Friday, June 19, 2009

New Lamy Safaris : Charcoal & Black

Lamy Safari's

So who can't use a few more Lamy Safari's? I think I own 14 fountain pens and 9 of them are Lamy's. 6 Safaris, (.5 Cursive italic red, EF blue, EF yellow, F light blue with red clip, EF charcoal and EF black.) a silver M AL-Star, EF Studio, and an EF Accent.

Red was my real first fountain pen ever, and the charcoal and black are my latest acquisitions.

I'm not going to re-invent the wheel with this review, as I've talked about the Safari in several previous blog posts including this one. What can I say? I love this pen and the way it writes. They are not priced to break your budget. (About $30 with a converter) I like playing with different inks and I like to have a lot of pens inked at the same time so the Safari's work really well for me.

I love the black clip on the charcoal, and I'm wondering if I can switch it with the one on the black pen to make an a Darth Vader model... But don't get me wrong - I also love the silver clip on the black pen. My favorite pen color combination is black & silver.

My new charcoal Safari is actually one that's been around for a while - and I think they may have even stopped making it.

I see a few subtle differences between the charcoal and other Safari models.

Lamy Safari's

For one, it's got a textured surface rather than the ultra-shiny versions. It might be my imagination but it feels a little lighter in my hand. I'm just ok with the textured surface. I don't love it and I don't hate it.

Lamy Safari's

The shiny black Safari has a silver steel nib to the black steel on the charcoal. I haven't met an ink that hasn't showed nib creep on a Safari. No big deal - I just wipe it off if it gets really bad. Interestingly, each of these nibs are EF's, but the silver one writes really, really fine and dry. Probably the finest driest Lamy nib I own. That may be the only rub with the Safari is that their nib widths are sometimes inconsistent. I have a fine that's more like an EF, a few EF's that write like F's, and an EF that's more like a Medium. I don't care. I still love them. Replacement nibs are inexpensive and you can always have them fancied up like my Cursive Italic that Pendemonium cut for me.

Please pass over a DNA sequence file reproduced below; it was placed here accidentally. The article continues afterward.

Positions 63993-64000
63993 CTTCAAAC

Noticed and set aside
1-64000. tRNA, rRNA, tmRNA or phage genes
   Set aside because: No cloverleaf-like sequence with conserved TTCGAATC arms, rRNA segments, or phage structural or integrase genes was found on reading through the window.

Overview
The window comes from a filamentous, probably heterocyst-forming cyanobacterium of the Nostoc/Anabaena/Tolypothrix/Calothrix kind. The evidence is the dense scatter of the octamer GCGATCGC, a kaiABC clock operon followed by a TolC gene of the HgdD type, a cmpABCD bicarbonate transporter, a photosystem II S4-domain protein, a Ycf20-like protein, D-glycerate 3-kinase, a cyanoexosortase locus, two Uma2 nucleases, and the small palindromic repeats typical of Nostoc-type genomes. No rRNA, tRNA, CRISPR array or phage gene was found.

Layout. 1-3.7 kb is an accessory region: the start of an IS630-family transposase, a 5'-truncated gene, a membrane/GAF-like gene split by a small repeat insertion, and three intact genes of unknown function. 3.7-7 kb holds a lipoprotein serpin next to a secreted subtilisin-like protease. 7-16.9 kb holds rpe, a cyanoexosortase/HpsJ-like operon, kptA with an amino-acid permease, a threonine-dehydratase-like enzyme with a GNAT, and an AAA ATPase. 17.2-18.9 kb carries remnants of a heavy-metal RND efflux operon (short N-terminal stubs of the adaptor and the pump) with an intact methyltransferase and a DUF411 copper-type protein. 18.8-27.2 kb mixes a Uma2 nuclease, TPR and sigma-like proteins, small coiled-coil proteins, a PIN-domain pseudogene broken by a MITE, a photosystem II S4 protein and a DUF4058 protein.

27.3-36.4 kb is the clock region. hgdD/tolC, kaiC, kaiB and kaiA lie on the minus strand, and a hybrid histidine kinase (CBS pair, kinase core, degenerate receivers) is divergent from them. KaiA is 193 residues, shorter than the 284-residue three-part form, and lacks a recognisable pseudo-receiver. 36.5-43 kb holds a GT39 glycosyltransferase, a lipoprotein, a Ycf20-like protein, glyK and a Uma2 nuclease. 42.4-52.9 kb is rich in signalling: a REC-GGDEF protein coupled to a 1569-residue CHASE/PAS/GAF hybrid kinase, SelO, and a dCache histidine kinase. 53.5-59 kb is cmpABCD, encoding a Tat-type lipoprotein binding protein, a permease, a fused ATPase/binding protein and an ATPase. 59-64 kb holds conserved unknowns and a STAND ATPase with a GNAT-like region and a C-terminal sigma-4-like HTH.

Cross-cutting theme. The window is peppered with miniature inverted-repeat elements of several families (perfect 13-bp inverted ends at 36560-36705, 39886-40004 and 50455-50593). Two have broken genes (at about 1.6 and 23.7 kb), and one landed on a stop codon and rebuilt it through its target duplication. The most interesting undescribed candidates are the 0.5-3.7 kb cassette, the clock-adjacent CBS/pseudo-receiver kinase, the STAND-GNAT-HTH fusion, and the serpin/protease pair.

I will absolutely be switching the nibs on these two pens. Black nib has to go on the black pen. No two ways about it.

Lamy Safari's

This is the only thing I don't like about the charcoal model. The rim of the cap is cut differently than on all of the rest of my Safari's. It's got a sharp edge and I'm not sure if it was a production flaw, or just the way that the charcoal model came out. I even called Filofax (Lamy Repair) and asked them if this was a new version of the Safari and that was when I was told it was an older model.

Lamy Safari's

99% of the time I post my pens as I write and the sharp edged cap digs into my hand. I'm wondering if I could maybe smooth the edge with a polishing cloth.

All said, these are still my favorite pens.

Go buy a few of them from Swisher Pens and don't forget a converter because I'm sure you will want to be trying out lots of different bottled ink- though these pens also take Lamy proprietary cartridges.



Andi said...

I've got a charcoal Lamy Safari -- my only Safari, actually -- and it has the same type of edge as the one in your picture. So apparently this is by design.

Henry said...

Sigh... the Charcoal safari was my first fountain pen. It's still in rotation. I tried the EF nibs. They seem so scratchy compared to the M or even the F Lamy nib.

Also, I got a replacement Lamy Vista... I love it! You should definitely get one, since you like safari's so much. I think demonstrators should be industrial, not covered in gold trims, like the M800 demonstrator. They should be minimalistic and that's exactly what the Vista is!

Nrepose said...

Great review! I am glad that you did it because the charcoal model is my next planned purchase. It looks great, I love the black nib. Nr

Piscean said...

I didn't care for the rough surface of the charcoal model when I first got it. I wonder if they did that to make it more scratch resistant. The rougher surface will hide minor scratches and blemishes.

I used to work in a plastics molding shop and I can guarantee the rough surface is much easier to mold. They will have a lot less waste than on the smooth pens.

And lastly, I suspect the sharp edge you mention is due to the new mold design. With the smooth finish models, they can use the same mold for all the colors, just flush the plastic and run a new color. But the rough texture will require a new mold, so if they didn't build it the same way, that would explain the sharp edge on the charcoal.

La Duchesse said...

I wonder if a gentle rub with some fine sandpaper would void the warranty...

lee said...

After reading your reviews I went out and purchased a Lamy Safaria with converter and love it. I love the way it writes, its crisp and clean. Now on the search for Sumi ink. I love your reviews keep up the great work

Iranna said...

I really enjoy your blog and your art, I'm impressed! What I'm here for is I was wondering how serious the dryness problem of the EF or F nibs is? I've been thinking of getting this pen but am not sure which nib I should choose. I'd really appreciate your opinion!

Biffybeans said...

Iranna - to be totally honest, you can put 2 EF's next to one another and they might be different. I have an F that writes thinner than my EF's. Sometimes the dryer writers just need a bit of a break in time - and using an ink with good lubricating qualities can certainly help.

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